Advertisement
World & Nation

Hungary approves extra government powers, with no end date

Members of the military police patrol the streets in Budapest, Hungary, on Monday.
(Zoltan Balogh / Associated Press)

Hungary’s parliament on Monday approved a bill giving Prime Minister Viktor Orban‘s government extraordinary powers during the coronavirus pandemic, and setting no end date for them.

The bill was approved by Orban’s Fidesz party and other government supporters by 137 votes in favor to 53 against. It needed 133 votes to pass.

President Janos Ader signed the bill into law shortly after its approval in parliament and it will take effect from Tuesday.

The legislation has been criticized by opposition parties, international institutions and civic groups for failing include an expiration date for the government’s ability to rule by decree.

Advertisement

It also includes measures against false information which have raised concerns they they could be used by the government to muzzle independent media.

“The extraordinary measures are related to the pandemic, to its prevention, its elimination and the prevention of the damaging economic consequences,” said Csaba Domotor, a deputy minister in Orban’s Cabinet Office. “A time limit cannot be declared in this situation because there is no one ... who can say how many months of struggle we have to prepare for.”

Hungarian Prime Minister Viktor Orban attends a session of parliament in Budapest.
Hungarian Prime Minister Viktor Orban attends a session of parliament in Budapest on Monday.
(Zoltan Mathe / Associated Press)

Opposition lawmakers said they were willing to give the government the requested powers, but only if they were set for a certain period, with the possibility of extensions.

Advertisement

“The opposition is united on the issue of giving the government powers which are significantly more extensive than the authority in the Constitution,” said Tamas Harangozo, a lawmaker with the opposition Socialist Party. The opposition’s request is that “the government accept that it can only do this within time limits.”

The human rights chief at the Organization for Security and Co-operation in Europe also expressed concerns about the new legislation.

“It is clear that states need to act swiftly in order to protect their populations from the COVID-19 pandemic, and I understand that extraordinary measures may be required to do so,” said Ingibjorg Solrun Gisladottir, director of the OSCE Office for Democratic Institutions and Human Rights.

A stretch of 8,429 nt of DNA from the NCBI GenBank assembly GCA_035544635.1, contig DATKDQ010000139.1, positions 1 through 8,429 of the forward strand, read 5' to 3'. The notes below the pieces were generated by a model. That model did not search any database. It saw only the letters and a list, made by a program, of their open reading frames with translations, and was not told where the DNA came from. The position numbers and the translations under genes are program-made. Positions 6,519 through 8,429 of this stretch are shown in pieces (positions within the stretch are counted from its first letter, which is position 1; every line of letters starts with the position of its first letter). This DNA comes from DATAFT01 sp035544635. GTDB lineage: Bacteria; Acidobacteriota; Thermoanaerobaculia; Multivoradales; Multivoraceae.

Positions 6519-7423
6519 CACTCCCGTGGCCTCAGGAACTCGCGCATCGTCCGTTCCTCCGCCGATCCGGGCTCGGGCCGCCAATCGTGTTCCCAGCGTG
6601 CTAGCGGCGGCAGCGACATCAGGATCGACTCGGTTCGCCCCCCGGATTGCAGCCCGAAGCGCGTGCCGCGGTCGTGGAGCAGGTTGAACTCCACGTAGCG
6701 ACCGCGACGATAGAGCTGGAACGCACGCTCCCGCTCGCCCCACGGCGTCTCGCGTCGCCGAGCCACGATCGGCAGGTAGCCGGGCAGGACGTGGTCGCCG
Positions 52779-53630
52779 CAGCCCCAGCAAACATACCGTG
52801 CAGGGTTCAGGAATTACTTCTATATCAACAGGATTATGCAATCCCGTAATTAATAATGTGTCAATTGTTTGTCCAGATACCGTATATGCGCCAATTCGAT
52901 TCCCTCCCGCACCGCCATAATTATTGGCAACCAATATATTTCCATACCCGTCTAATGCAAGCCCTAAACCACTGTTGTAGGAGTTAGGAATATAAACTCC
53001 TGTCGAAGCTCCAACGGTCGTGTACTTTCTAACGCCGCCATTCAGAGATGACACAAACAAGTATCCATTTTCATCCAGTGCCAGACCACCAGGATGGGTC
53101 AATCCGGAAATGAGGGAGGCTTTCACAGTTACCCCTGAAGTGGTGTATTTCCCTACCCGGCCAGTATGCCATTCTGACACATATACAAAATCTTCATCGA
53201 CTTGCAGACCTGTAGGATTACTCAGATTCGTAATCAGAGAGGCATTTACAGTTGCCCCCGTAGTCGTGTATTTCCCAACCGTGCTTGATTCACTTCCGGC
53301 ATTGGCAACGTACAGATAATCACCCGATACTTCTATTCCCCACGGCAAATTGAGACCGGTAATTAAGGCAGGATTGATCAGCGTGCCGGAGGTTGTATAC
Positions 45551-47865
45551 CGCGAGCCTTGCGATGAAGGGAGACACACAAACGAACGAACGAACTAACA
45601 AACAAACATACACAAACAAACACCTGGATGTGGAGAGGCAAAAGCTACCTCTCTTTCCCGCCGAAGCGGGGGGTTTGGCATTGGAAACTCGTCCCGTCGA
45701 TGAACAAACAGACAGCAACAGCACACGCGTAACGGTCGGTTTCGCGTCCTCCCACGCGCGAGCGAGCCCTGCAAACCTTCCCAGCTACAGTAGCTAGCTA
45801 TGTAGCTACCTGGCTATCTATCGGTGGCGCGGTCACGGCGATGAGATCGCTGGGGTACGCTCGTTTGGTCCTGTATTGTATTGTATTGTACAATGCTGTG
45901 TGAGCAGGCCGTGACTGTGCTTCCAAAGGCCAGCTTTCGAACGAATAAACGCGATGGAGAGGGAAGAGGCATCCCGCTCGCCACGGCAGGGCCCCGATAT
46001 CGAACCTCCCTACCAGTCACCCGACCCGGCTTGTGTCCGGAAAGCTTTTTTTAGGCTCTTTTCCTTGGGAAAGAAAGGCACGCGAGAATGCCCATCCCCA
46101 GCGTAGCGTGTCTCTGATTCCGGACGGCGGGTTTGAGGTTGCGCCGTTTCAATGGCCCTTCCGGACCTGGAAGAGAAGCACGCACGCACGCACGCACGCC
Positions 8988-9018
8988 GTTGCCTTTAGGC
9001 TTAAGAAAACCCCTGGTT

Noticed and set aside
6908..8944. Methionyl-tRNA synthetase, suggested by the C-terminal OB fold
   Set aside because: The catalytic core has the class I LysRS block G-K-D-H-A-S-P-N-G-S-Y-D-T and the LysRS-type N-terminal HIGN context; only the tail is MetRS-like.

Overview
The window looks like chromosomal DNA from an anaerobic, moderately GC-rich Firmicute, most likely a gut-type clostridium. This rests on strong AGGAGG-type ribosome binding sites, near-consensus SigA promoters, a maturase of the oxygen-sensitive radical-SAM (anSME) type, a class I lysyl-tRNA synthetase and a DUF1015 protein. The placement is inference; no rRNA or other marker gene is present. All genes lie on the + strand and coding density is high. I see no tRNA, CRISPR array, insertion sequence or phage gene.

“However, a state of emergency — wherever it is declared and for whatever reason — must be proportionate to its aim, and only remain in place for as long as absolutely necessary.”

Advertisement

The opposition criticized as insufficient the government’s economic measures meant to alleviate the effects of the pandemic. While Orban has announced numerous tax breaks and the postponement until 2021 of debt payments by households and companies, critics have cited the lack of direct payments to employers to save jobs. Opposition parties have also called on salaries to be doubled for workers in the health sector.

Orban said the government would announce a package of economic measures on April 6 or 7 to boost growth. He said it would be the largest action of its kind in Hungarian history.

A rights group known in part for its advocacy for refugees and asylum-seekers said that checks on the government’s rule by decree would now have to come from external institutions to a greater extent.

Municipal workers wearing protective clothing spray disinfectant on the streets to prevent the spread of the coronavirus in Budapest, Hungary.
(Zoltan Mihadak/Associated Press)
Advertisement

“Parliament, as the legislative body representing the people, practically will be in recess from now on. Law will be essentially made by the government,” the Hungarian Helsinki Committee said. “In the absence of the proper function of parliament, civic control of the government and its institutions — especially by the press, civic groups, and human rights watchdogs — becomes more valuable.”

The opposition parties were also critical of the government’s refusal to consider allowing lawmakers to vote from home.

Hungary’s Constitution does not allow parliamentary sessions or votes to be held via teleconferencing or other remote methods and the government said it has no plans for a Constitutional amendment needed to create the option.

“If we’re asking the whole country to stay home, then the Hungarian parliament should be able to do the same if the virus situation justifies it,” said independent lawmaker Bernadett Szel.

Advertisement

A decree setting restrictions on leaving home, with exceptions for going to work or for essential needs like food shopping, took effect on Saturday.

Hungary declared a state of emergency on March 11 due to the spread of coronavirus. So far 447 cases have been confirmed in the country, with 15 deaths.


Newsletter
Must-read stories from the L.A. Times

Get all the day's most vital news with our Today's Headlines newsletter, sent every weekday morning.

You may occasionally receive promotional content from the Los Angeles Times.
Advertisement